13 For you were called to freedom, brothers. Only don’t turn freedom into an opportunity for the flesh, rather serve one another through love. 14 For all the law has been fulfilled in one statement–in this: “You shall love your neighbor as yourself.” 15 But if you bite and devour one another, watch out, lest you be consumed by one another.
16 But I say walk by the Spirit and you will not carry out the desire of the flesh. 17 For the flesh desires against the Spirit, and the Spirit against the flesh, for these are opposed to each other so that you don’t do the things you want. 18 But if you are led by the Spirit, you are not under law.
19 Now the works of the flesh are obvious–which are: fornication, impurity, debauchery, 20 idolatry, sorcery, hatred, strife, jealousy, fits of rage, selfish ambition, faction, 21 envy, drunkenness, orgies, and things like these, which I forewarn you (as I told you before) that those doing such things will not inherit the kingdom of God.
22 But the fruit of the Spirit is love, joy, peace, patience, kindness, goodness, faithfulness, 23 gentleness, and self control. Against such things there is no law.
24 But those who belong to Christ Jesus have crucified the flesh with its passions and desires. 25 Since we live by the Spirit, let us also keep in step with the Spirit. 26 Let us not become conceited– provoking one another, envying one another.

Chapter 6


1 Brothers, if someone is overtaken by any transgression, you–the spiritual ones–must restore such a one in a spirit of gentleness, watching yourself lest you too are tempted. 2 Carry one another’s burdens, and thus you will fulfill the law of Christ. 3 For if anyone considers himself to be something even though he is nothing, he deceives himself. 4 But each one must examine his own work, and then he will have glorying in himself alone, and not in others. 5 For each one shall carry his own load. 6 But the one being taught the Word must share all good things with the teacher. 7 Don’t be deceived; God is not mocked! For what a man sows, that he also reaps. 8 Because the one who sows to his own flesh will reap ruin from the flesh, but the one who sows to the Spirit will reap eternal life. 9 But we should not grow weary in doing good. For in the proper time we will reap a harvest, if we do not give up. 10 So, then, as we have opportunity, let us do good to everyone, especially to the household of the Faith. 

11 See what large letters I write to you with my own hand! 12 Those who want to make a good show in the flesh try to compel you to be circumcised only so that they might not be persecuted for the Cross of Christ. 13 For the circumcised ones themselves don’t keep law, but they want you to be circumcised so that they may boast in your flesh. 14 But may I never boast except in the Cross of our Lord Jesus Christ through which the world has been crucified to me and I to the world. 15 For neither circumcision nor uncircumcision is anything; all that matters is a new creation. 16 So peace and mercy on those who will keep this rule, even on the Israel of God.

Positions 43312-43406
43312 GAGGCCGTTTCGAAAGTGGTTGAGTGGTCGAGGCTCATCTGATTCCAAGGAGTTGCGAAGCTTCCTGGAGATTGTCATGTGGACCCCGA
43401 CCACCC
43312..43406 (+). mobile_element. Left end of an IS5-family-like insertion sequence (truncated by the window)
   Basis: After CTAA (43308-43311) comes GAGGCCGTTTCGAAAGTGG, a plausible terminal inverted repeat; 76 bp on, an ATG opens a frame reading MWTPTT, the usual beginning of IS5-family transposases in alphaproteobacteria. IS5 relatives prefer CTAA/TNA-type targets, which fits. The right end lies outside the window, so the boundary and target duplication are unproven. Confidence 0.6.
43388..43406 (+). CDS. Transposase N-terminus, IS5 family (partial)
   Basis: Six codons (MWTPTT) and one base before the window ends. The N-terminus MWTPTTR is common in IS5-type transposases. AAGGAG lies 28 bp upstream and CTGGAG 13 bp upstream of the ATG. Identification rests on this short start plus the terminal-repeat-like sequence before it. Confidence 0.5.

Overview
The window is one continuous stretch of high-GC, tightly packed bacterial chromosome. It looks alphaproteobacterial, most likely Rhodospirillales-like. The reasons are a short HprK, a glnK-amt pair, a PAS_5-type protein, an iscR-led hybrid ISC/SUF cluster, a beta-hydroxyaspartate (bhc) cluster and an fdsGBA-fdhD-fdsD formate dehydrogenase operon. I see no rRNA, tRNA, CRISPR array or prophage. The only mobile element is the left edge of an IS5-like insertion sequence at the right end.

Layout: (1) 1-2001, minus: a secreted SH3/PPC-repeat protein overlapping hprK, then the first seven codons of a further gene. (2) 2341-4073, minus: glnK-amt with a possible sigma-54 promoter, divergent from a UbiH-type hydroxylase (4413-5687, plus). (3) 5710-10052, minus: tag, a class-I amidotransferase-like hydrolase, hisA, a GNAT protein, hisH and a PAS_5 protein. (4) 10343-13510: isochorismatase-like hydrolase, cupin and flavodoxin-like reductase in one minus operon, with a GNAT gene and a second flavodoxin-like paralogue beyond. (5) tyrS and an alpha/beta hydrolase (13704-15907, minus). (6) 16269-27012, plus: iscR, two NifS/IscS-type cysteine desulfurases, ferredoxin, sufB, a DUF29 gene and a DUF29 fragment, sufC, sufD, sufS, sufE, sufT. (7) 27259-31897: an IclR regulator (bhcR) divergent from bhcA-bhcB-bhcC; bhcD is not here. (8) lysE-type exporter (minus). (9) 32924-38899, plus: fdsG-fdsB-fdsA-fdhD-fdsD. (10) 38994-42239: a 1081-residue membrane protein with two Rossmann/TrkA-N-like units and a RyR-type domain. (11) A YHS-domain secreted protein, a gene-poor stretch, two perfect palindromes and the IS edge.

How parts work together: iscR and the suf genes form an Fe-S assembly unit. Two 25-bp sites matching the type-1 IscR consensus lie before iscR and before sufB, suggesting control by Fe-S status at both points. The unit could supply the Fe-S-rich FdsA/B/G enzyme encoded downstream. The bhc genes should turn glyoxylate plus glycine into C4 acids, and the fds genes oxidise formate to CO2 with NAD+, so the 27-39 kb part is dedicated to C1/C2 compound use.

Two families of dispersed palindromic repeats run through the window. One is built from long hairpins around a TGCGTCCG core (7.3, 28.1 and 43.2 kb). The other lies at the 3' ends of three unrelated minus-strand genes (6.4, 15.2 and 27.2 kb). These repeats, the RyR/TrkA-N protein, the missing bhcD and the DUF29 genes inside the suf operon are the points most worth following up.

17 Finally, let no one cause me trouble, for I bear in my body the brand-marks of Jesus.
18 The grace of our Lord Jesus Christ be with your spirit, brothers.

–Amen.

Labels:

Friday, June 23, 2017

On the Proper Naming of Churches

This is something that I feel rather strongly about, but I've never blogged about it before. I fully recognize that there are some excellent, healthy churches that do not follow this model for their church name. However, I am in contact with some people who are involved in church planting, and so I hope to help persuade them of [what I believe should be] the preferred method for naming churches.

Creativity is NOT desirable in a church name. Look at how the churches are addressed in the New Testament. They are simply "the church in __________." Because we now have different denominations, I believe that it is useful (and a matter of honesty) to indicate the denominational/theological position in the name. Therefore, I would argue that "Location" "Denomination" Church is the most appropriate name.

As someone who is Reformed Baptist by conviction, and who finds that my fellow Reformed Baptists usually value precision in church belief and practice, I have been surprised at how many Reformed Baptist churches depart from the model I'm advocating (usually by placing a doctrine/commitment, rather than the location, at the beginning of the church name). It seems to me that other names (for example: "Grace Church" [NOTE: this generic example is NOT meant to pick on any specific Baptist church of anyone I know]) is, at best, a matter of human will and that highlighting a specific doctrine/commitment in the church name relatively minimizes other important beliefs. Having the church location in the church name: 1) honors the fact that God, in His providence, has established a body of believers at a specific location; 2) shows love for the surrounding community, which the congregation should be reaching with the gospel.

Labels: